Trinity Christian School Association and Alberta Education end legal battle

Families of more than 3,500 home-schooled students have found stability after a settlement was reached Thursday between Alberta Education and a private Christian school in northern Alberta.

Under the resolution agreed to in the Court of Queen’s Bench of Grande Prairie, funding was retroactively restored to the Trinity Christian School Association.

In addition, Alberta Education will appoint a financial administrator to oversee the school authority for the next 12 months, or longer if needed. And Trinity’s sister organization, the Wisdom Home Schooling Society of Alberta, will no longer have a governance role or decision-making authority within the Trinity organization.

“We believe this will ultimately be good for all parties,” Justice Minister Kathleen Ganley said at a news conference in Calgary.

She said the deal provides stability for students enrolled in homeschooling and ensures the proper procedures are in place “so everyone can see transparently that the money is going where it should be going”.

On Oct. 25, Alberta Education abruptly shut down Cold Lake-based Trinity, which has received more than $5.6 million in government funding for the current school year.

Trinity has been stripped of its registration and accreditation over allegations of failing to properly oversee its homeschooling program or demonstrate accountability for funding.

Wisdom had ‘no relation’ to the province

An audit found that Trinity directed public funding to Wisdom even though Wisdom had “no relationship” with Alberta Education.

In 2014/2015, Wisdom spent $5.2 million, or 90%, of all homeschooling grant funding that went to Trinity, the audit found.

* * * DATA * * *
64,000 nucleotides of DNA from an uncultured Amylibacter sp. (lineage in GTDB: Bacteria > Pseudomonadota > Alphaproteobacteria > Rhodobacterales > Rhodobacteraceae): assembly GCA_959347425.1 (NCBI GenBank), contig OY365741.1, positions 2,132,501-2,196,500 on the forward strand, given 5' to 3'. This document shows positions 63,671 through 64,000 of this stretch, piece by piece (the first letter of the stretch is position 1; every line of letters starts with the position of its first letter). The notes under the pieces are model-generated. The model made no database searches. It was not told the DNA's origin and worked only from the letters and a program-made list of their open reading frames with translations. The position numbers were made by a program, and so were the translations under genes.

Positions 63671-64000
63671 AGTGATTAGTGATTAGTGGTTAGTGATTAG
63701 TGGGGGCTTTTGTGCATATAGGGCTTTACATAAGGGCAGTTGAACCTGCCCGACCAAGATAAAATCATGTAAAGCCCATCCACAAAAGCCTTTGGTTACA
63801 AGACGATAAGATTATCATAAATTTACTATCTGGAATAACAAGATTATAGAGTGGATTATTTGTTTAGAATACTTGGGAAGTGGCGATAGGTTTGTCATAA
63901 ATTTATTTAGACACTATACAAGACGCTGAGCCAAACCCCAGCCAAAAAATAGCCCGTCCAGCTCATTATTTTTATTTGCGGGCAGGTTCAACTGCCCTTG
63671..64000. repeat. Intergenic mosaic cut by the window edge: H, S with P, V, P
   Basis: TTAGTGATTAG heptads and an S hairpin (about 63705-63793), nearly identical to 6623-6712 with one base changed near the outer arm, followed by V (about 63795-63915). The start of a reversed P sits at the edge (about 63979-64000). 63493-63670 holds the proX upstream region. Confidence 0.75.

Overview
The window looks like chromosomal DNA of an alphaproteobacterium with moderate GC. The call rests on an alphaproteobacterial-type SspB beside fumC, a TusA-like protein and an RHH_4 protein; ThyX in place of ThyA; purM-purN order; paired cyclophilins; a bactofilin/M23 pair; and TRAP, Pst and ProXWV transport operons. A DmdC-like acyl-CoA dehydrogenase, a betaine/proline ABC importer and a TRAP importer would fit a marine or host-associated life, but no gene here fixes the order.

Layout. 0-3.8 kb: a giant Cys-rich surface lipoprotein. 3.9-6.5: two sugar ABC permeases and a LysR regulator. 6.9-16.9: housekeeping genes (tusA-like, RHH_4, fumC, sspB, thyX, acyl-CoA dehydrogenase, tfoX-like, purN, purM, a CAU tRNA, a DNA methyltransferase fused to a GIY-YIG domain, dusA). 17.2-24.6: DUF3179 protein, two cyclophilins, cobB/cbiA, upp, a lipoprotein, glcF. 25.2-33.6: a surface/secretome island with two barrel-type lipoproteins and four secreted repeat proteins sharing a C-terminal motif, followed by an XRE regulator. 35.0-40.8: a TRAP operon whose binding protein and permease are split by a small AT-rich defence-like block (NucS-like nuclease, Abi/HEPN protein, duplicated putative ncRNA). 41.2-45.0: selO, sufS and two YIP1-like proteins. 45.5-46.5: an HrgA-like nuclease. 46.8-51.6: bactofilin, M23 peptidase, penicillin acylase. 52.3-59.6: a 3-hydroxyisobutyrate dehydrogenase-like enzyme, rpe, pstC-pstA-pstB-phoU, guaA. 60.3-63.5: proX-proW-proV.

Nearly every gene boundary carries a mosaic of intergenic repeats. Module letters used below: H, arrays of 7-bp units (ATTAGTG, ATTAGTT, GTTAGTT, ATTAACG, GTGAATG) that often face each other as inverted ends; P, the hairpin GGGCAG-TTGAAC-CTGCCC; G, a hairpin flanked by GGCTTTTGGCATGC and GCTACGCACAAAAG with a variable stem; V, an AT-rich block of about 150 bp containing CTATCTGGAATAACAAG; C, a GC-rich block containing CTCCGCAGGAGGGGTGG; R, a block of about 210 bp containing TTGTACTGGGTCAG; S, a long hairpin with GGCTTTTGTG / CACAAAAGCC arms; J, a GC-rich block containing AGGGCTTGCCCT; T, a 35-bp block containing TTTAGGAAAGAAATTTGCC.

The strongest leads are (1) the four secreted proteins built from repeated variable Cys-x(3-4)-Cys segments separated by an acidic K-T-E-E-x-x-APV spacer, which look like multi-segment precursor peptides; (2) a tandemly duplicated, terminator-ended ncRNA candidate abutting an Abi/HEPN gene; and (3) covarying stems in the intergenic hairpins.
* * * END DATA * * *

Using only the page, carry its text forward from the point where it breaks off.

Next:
In early November, a judge ruled Trinity could reopen, but without government funding.

Jay Cameron, a Calgary lawyer who represented Trinity in court, said Thursday that resolving the dispute was in the interests of both parties and praised them for making it work.

“It’s huge for families and students because on October 25 they had nowhere to go to school the next day,” Cameron said. “It was a stressful thing that happened to them…they found stability again.”

The judge gave the lesson “quite severely”

Curtis Galbraith, a Big Country and Q99 FM reporter who was in the courtroom on Thursday to hear the resolution, said the case ended quickly. But not before Judge EJ Simpson uttered some scathing words.

“He lectured both sides quite harshly,” Galbraith said.

The judge told the court it seemed like “two reasonable people” could have settled the dispute on their own, rather than going to court at the “taxpayer’s expense”, Galbraith said. Simpson described Trinity’s behavior as “just to himself,” noting that similar issues had arisen as early as 2013, Galbraith said.

Galbraith said the judge also criticized the province for raising the issue of funeral costs, as part of the reason for the funding withdrawal.

“Funeral costs turned out to be 4.47 cents for a condolence card for the family of a deceased teacher,” Galbraith explained.

Retained government funding will be released

Cameron said part of the dispute was due to an agreement put in place in 1997 to accommodate Trinity’s growing homeschool program. At the government’s suggestion, the two parties had agreed that Trinity would operate the homeschooling program through Wisdom.

Under the agreement currently in place, government funding previously withheld from October to December will flow to Trinity by January 10.

Starting in January, all funding will be provided on a monthly basis, the agreement says.

Trinity will continue to be registered and accredited and will operate both the in-school program and the home-schooled program.

All staff will be Trinity employees. All accounting functions will be under the governance of Trinity and all funds will flow through a single Trinity bank account.

The new Financial Administrator will assist Trinity’s Board of Directors in reviewing and revising bylaws and policies and overseeing restructured operations.

“The Alberta government has a right to know how the funds are being used,” Cameron said. “So Trinity has agreed to this and the parties will work together to ensure the school operates properly and in accordance with regulations.”

As part of the agreement, a request by Trinity for a judicial review of the decision to shut down the organization was adjourned.

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